Tuesday, September 14, 2010

The debate continues . . .

I hardly knew that when I mentioned my decision to portray Van Gogh as a lefthander in my novel Yellow that the subject might cause such commotion in the blogosphere. My new internet friend Svend Hendriksen--I mentioned him in my last post--continues to send me various proofs of Vincent's lefthandedness. A couple of them certainly bear repeating in this space. First, Svend recommends that I look at Van Gogh's famous Vincent's Bedroom in Arles, a picture the painter cared so much for that he made multiple copies. Svend, with his engineer's eye for detail, points out a few telling features of this painting: 1) the water pitcher on the rear table sits with its handle pointed to the left, a position only favorable to a lefthander; and 2) Vincent chose to put his pillows at the far end at the bed, a position more advantageous to a lefthander. According to Svend, a righthander would naturally put the pillows at the lower end, as getting in and out of that end would be easier for a righthanded person. Svend has sent his analysis to the Van Gogh Museum in Amsterdam and presently awaits a response. Svend also references Van Gogh's pictures of potato and peet diggers. About 90% of these drawings portray the diggers as digging in a lefthanded fashion, an unusual abundance given that most of humanity is righthanded.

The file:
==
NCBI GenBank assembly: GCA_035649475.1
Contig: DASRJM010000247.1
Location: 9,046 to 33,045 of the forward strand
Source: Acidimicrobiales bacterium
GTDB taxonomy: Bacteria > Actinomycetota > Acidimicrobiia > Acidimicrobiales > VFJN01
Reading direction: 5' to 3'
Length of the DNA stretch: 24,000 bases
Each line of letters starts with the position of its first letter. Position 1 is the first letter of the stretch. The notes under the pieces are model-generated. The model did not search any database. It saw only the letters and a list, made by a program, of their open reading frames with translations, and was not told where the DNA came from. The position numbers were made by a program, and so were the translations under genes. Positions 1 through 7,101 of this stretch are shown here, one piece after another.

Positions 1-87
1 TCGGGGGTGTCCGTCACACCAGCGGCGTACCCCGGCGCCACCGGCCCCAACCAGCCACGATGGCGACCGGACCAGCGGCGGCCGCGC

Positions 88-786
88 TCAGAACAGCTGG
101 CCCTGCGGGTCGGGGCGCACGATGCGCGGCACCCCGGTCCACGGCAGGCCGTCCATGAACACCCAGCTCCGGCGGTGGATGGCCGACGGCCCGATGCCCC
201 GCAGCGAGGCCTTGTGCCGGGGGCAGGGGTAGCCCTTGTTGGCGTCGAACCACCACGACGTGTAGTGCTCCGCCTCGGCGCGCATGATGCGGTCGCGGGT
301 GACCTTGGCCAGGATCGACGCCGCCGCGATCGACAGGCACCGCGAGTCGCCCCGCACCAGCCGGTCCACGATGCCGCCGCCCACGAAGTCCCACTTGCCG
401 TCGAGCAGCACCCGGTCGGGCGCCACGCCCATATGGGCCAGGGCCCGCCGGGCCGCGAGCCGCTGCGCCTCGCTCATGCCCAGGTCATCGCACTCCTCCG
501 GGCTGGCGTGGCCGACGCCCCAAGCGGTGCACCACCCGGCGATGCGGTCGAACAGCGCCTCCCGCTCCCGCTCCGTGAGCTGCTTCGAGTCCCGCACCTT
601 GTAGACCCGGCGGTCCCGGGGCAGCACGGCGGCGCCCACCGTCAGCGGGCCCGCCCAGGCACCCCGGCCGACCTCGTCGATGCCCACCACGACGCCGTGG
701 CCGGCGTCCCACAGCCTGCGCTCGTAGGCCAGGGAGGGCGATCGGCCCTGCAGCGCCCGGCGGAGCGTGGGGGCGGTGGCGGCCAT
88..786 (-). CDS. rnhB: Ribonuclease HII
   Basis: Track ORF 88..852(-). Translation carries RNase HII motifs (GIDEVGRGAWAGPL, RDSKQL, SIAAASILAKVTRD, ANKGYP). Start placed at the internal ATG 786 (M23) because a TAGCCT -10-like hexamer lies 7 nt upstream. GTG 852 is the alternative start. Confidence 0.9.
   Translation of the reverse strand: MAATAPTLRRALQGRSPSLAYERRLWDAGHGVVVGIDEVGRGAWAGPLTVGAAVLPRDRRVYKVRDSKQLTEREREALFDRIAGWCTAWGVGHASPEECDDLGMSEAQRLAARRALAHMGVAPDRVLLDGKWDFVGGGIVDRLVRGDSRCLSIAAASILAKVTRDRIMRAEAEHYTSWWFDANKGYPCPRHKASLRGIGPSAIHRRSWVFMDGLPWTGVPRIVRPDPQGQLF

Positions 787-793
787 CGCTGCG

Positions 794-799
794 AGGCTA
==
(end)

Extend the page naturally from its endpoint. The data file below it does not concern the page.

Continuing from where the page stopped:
Meanwhile, a lengthy and informative comment from "Stuart," coming in response to my last post, points out that Gauguin's famous picture of Vincent working in front of an easel shows Vincent holding the brush in his right hand. Now, one must be careful to take at face value anything that Gauguin said, wrote, or painted. Notice his apparently invented account, published in his memoir Avant et Apres, of Vincent publicly charging him with a razor blade. Notice too his taking credit for advising and influencing Vincent during the creation of the Sunflower series, when that series was completed before Gauguin even arrived in Arles! That said, we can't simply discount the fact that in Gaugin's painting he portrays Vincent as a righty. From this and other evidence, Stuart wonders if Van Gogh was ambidextrous, sometimes using his right hand and other times his left. (See Stuart's comment to get his full explanation.) A new and fascinating possibility! If anyone has an addtional insight to add to this unexpectedly hot topic, please let me know. You can comment on this post or email me at johnv@uca.edu.


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